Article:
Gold bullion fell to $1430 per ounce Monday, 1.2% down on where it ended last week, as stock markets also fell and the US Dollar held onto most of its gains from last week.
Silver fell to $23.70 an ounce – 0.8% down on last week's close – as other commodities also fell, with the exception of copper.
India's central bank meantime confirmed proposed restrictions on gold imports that one refiner said could lead to gold imports falling by half this year.
Since breaking through ¥100 last week, the Dollar has held most of its gains against the Japanese currency, while the US Dollar Index, which measures the Dollar's strength against a basket of other currencies, is trading close to one-year highs.
"Yen selling will have been encouraged by the outcome from [last week's] G7 meeting," says Bank of Tokyo-Mitsubishi currency analyst Lee Hardman, "where officials reiterated that they will tolerate Yen weakness as long as it results from the use of domestic instruments to stimulate the Japanese economy."
The US Federal Reserve meantime has "mapped out a strategy" for winding down its $85 billion a month asset purchase program, known as quantitative easing, according to an article by the Wall Street Journal's Jon Hilsenrath over the weekend, although "the timing on when to start is still being debated" it adds.
Hilsenrath – whom some fellow journalists have dubbed 'Fedwire' on account of a supposed closeness to the Fed – also filed a piece profiling current Fed vice chair Janet Yellen, describing her as a "top contender" to succeed Ben Bernanke as chair.
In a speech earlier this year Yellen said the US faces "a long road back to a healthy job market" and that Fed policymakers are "actively engaged in continuing efforts to promote a stronger economy, more jobs, and better conditions for all workers".
The so-called speculative net long position of Comex gold futures and options traders – calculated as the difference between 'bullish' long and 'bearish' short contracts held by noncommercial traders – fell to its lowest reported level since November 2008 last Tuesday, equivalent to 245.3 tonnes, according to weekly data published Friday by the Commodity Futures Trading Commission.
"Underlying moves, while not particularly violent, were bearish," says a note from Standard Bank.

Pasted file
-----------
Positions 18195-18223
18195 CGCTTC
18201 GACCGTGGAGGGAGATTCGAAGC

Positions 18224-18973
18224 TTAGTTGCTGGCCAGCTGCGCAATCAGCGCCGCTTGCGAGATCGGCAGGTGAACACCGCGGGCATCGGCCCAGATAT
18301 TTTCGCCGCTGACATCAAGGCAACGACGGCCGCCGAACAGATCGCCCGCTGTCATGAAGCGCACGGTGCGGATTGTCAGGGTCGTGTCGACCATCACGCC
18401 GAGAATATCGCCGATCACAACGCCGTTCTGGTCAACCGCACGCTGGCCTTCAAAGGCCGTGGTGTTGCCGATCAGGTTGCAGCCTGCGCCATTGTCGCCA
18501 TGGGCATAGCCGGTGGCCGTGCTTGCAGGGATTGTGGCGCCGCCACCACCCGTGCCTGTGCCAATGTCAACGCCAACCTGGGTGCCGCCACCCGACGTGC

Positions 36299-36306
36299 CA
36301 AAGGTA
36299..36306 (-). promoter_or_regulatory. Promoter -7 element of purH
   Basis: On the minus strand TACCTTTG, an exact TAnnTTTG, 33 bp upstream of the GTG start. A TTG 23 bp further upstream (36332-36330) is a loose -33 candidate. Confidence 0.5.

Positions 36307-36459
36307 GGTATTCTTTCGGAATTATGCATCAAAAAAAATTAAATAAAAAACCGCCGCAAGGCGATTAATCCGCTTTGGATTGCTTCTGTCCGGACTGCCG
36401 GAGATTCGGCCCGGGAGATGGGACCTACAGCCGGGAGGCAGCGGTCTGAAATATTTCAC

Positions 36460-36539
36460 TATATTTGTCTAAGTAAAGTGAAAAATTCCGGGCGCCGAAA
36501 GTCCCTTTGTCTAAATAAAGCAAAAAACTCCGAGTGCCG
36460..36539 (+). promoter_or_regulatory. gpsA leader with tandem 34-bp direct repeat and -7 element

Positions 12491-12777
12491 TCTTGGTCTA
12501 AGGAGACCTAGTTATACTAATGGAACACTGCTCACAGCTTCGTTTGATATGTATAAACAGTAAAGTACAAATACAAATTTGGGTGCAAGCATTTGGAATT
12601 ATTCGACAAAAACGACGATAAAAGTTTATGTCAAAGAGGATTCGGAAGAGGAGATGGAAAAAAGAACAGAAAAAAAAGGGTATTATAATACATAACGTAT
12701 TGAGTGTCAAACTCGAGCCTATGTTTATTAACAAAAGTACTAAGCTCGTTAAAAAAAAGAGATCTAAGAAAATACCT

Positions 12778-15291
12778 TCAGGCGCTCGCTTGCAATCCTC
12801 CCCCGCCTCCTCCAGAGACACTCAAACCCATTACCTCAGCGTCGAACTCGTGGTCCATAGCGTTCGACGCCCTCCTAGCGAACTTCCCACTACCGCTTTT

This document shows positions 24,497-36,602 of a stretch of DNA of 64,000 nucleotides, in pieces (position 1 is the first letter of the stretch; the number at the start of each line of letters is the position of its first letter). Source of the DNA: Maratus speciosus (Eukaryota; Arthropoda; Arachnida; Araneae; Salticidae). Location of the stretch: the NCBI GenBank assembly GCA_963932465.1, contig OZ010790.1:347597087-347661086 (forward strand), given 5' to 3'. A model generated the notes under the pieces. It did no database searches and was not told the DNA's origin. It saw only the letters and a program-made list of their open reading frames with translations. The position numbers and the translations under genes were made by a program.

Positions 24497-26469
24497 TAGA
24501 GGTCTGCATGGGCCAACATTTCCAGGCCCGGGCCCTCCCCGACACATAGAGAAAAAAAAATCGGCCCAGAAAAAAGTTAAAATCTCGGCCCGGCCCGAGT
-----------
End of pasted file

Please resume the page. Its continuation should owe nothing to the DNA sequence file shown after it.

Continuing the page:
"Speculative shorts saw 11.8 tonnes added, while 10.7 tonnes in long positions were unwound."
The Dollar value of India's trade deficit rose to $17.8 billion last month, up from $10.3 billion in March and $14.0 billion in April 2012, according to government data published Monday. Imports of gold bullion into India, traditionally the world's biggest gold buying nation, jumped 138% in April as the gold price fell sharply.
Bullion imports have stayed strong this month, according to reports, ahead of today's Akshaya Tritiya festival as well as proposed import restrictions from the central bank, which were confirmed today.
The Reserve Bank of India confirmed Monday it will implement its proposed restrictions on banks importing gold on a consignment basis, whereby bullion is shipped but ownership remains with the supplier.
"To moderate the demand for gold for domestic use, it has been decided to restrict the import of gold on consignment basis by banks, only to meet the genuine needs of exporters of gold jewelry," said a statement from the central bank.
"The country's overall gold imports will be hurt [by these restrictions]," says Ashwini Kapoor, general manager of the precious metals division at state-run refiner MMTC.
"Volumes will fall by 50% in the current fiscal year."
Over in Europe, German finance minister Wolfgang Schaeuble said Monday that Slovenia "can manage" without a bailout.